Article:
Although cybersecurity has become a priority at many manufacturing companies, risks have increased at the same time. To better understand how companies are addressing heightened risks, Manufacturers Alliance and Fortinet partnered to study the strategies companies are using to cope with the new threat landscape, the state of collaboration between IT and operational technology (OT), the tactics that have promise, and the barriers to progress. Building on a related 2020 study, the 2023 study shows where companies have made progress and where they may have stalled over the last three years.
At a high level, the study revealed that the success of IT/OT collaboration may be the key to the success of many digital initiatives. IT and OT teams need to find ways to share scarce skilled talent. And rather than competing or remaining isolated from one another, they should work together on mutual goals that balance both security and operational priorities.
Manufacturers Are Focusing on Cybersecurity
For an increasing number of companies, the risk of cyberattacks has moved from theoretical to real, so it shouldn’t be a surprise that more manufacturers are focusing on cybersecurity now. In the past few years, companies in multiple industries have been targeted with high-profile attacks on food processing, consumer packaged goods, and energy companies.
When asked to rank cybersecurity as a business risk, 78% of survey respondents put it in the top five, up from 70% in the 2020 survey. Manufacturers identified extortion through ransomware as their top concern, and 36% fell victim to a ransomware attack last year, up significantly from the 23% in the 2020 survey. The rapid monetization of this tactic makes it a favorite in the world of organized cybercrime.
Last year, more than 80% experienced at least one breach that resulted in unauthorized access to data. And of those respondents, 15% experienced six or more breaches. The most common types of security incidents they reported were phishing, malware, spyware, and ransomware.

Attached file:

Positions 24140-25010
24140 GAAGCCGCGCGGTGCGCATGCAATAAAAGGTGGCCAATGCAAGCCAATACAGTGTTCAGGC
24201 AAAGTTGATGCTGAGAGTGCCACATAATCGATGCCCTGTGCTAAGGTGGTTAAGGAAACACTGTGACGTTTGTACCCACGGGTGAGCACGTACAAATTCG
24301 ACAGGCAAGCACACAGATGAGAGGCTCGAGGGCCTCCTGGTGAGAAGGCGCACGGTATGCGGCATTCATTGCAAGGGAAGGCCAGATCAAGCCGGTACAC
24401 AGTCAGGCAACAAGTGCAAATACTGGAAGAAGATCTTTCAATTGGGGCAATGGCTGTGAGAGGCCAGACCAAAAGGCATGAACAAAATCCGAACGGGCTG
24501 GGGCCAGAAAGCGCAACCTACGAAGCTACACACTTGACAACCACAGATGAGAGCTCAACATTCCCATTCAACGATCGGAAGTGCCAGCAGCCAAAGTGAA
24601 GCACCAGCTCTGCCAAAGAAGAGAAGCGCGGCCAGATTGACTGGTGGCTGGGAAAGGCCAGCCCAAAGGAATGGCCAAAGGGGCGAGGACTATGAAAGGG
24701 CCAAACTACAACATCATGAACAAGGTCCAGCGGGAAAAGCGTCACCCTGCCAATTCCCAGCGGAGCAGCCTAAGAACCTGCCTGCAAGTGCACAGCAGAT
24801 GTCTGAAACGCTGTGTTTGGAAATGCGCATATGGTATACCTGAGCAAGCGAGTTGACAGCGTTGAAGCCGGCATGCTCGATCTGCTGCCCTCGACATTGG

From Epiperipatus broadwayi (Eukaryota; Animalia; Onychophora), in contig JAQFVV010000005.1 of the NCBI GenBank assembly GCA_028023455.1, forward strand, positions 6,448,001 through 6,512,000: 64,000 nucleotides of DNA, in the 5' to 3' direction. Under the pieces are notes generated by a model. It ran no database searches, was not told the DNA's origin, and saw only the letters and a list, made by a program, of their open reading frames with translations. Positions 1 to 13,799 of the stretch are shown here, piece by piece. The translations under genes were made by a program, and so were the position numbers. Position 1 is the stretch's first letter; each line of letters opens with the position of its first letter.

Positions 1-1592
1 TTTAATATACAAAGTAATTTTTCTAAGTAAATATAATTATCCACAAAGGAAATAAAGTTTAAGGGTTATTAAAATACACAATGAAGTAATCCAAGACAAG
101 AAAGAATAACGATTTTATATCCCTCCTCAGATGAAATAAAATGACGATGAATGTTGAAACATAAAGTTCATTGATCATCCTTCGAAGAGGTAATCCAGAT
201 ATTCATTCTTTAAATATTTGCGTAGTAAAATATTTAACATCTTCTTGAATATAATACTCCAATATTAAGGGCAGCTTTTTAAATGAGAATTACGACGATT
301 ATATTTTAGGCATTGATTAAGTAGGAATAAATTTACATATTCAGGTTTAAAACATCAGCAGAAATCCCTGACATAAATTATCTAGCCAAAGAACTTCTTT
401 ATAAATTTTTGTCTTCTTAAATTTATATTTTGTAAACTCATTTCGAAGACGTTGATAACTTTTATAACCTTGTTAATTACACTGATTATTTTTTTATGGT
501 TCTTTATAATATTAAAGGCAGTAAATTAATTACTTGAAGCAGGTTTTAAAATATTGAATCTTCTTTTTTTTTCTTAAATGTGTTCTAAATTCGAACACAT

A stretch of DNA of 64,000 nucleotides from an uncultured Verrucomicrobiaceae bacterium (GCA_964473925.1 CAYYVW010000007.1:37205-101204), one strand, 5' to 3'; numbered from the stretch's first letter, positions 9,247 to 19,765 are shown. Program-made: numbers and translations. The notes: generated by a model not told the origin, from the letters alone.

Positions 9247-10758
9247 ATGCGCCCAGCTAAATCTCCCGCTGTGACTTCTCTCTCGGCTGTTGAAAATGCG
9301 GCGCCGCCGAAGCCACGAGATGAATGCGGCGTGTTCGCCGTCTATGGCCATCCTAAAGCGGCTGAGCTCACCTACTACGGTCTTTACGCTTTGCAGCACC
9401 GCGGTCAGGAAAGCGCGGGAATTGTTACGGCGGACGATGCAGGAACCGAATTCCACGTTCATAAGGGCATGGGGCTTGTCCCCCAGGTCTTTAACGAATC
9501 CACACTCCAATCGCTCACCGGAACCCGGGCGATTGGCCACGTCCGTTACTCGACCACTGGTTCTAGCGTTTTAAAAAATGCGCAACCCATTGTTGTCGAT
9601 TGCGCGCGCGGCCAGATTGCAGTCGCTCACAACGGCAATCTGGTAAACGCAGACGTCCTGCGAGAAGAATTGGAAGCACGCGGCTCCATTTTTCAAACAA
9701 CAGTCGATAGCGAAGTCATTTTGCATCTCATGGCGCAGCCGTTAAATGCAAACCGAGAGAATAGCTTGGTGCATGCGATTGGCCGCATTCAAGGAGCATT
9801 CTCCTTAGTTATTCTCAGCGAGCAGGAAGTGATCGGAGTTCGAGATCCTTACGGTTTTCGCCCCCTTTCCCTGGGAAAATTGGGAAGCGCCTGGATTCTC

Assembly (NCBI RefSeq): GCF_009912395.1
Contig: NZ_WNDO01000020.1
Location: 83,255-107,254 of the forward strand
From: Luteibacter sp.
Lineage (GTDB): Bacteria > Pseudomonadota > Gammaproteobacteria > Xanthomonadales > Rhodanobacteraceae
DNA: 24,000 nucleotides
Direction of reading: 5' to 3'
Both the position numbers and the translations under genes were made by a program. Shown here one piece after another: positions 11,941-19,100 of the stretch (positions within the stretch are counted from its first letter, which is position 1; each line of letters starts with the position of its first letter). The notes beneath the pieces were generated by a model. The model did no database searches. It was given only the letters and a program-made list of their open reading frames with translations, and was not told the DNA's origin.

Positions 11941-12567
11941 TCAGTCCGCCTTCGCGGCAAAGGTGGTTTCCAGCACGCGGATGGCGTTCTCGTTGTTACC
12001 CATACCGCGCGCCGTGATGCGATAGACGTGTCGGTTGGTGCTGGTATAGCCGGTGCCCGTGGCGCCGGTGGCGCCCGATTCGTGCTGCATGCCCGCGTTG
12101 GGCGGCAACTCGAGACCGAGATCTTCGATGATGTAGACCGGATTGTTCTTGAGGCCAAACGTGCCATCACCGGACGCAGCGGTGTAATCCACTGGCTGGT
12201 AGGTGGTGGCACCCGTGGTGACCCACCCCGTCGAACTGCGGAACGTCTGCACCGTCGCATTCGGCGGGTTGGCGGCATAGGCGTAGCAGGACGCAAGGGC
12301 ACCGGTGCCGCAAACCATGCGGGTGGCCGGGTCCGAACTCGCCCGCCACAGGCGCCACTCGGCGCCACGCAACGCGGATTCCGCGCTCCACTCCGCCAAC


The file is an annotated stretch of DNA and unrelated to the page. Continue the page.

Progress in OT Security
Securing OT environments requires visibility into the systems. For equipment already in place, regular audits and assessments are critical elements in the cybersecurity equation. Manufacturers are increasing their efforts, with 48% of survey respondents saying that they have conducted audits or assessments related to OT security within the past six months, up from 44% in 2020. In terms of cadence, 23% perform these audits and assessments on a monthly basis, 49% quarterly. As far as acquiring new technology, 87% report that they are performing IT and cyber reviews before they purchase new equipment.
Many manufacturers are also taking a closer look at third-party vendors and service providers, such as system integrators, machine builders, and automation suppliers. The majority (54%) of companies indicate that they require third parties to undergo comprehensive assessment and management. The rest of the companies say their assessments and management are partial (27%), limited (8%), or non-existent (1%).
OT Challenges Continue
Many organizations continue to contend with securing old equipment, often with a “run it until it dies” mentality. Patching a 20-year-old device may be difficult or impossible, and for many companies, incrementally addressing the issues surrounding legacy equipment is the only way to make progress.
The lack of skilled personnel is another issue many companies face. The cybersecurity talent shortage is making it harder to fill open OT security positions, which can lead to team burnout and increased overall risk. When asked if they expect to have the right talent in place to address OT cybersecurity risks within the next three years, 22% of respondents said they are not confident, marking a slight deterioration since the 2020 survey (20%).
Although communication between IT and OT is critical, many manufacturers are struggling with IT/OT collaboration in the aftermath of a breach. Ineffective communication between IT and OT was ranked as a barrier to effective breach response by 82% of the companies surveyed.
As manufacturers evaluate how to blend new technologies for competitive growth, they must also build security into their plans and look at ways to facilitate IT/OT collaboration. The reality is that even though manufacturers have made progress over the past few years, they may not be moving fast enough to stay ahead of OT threats.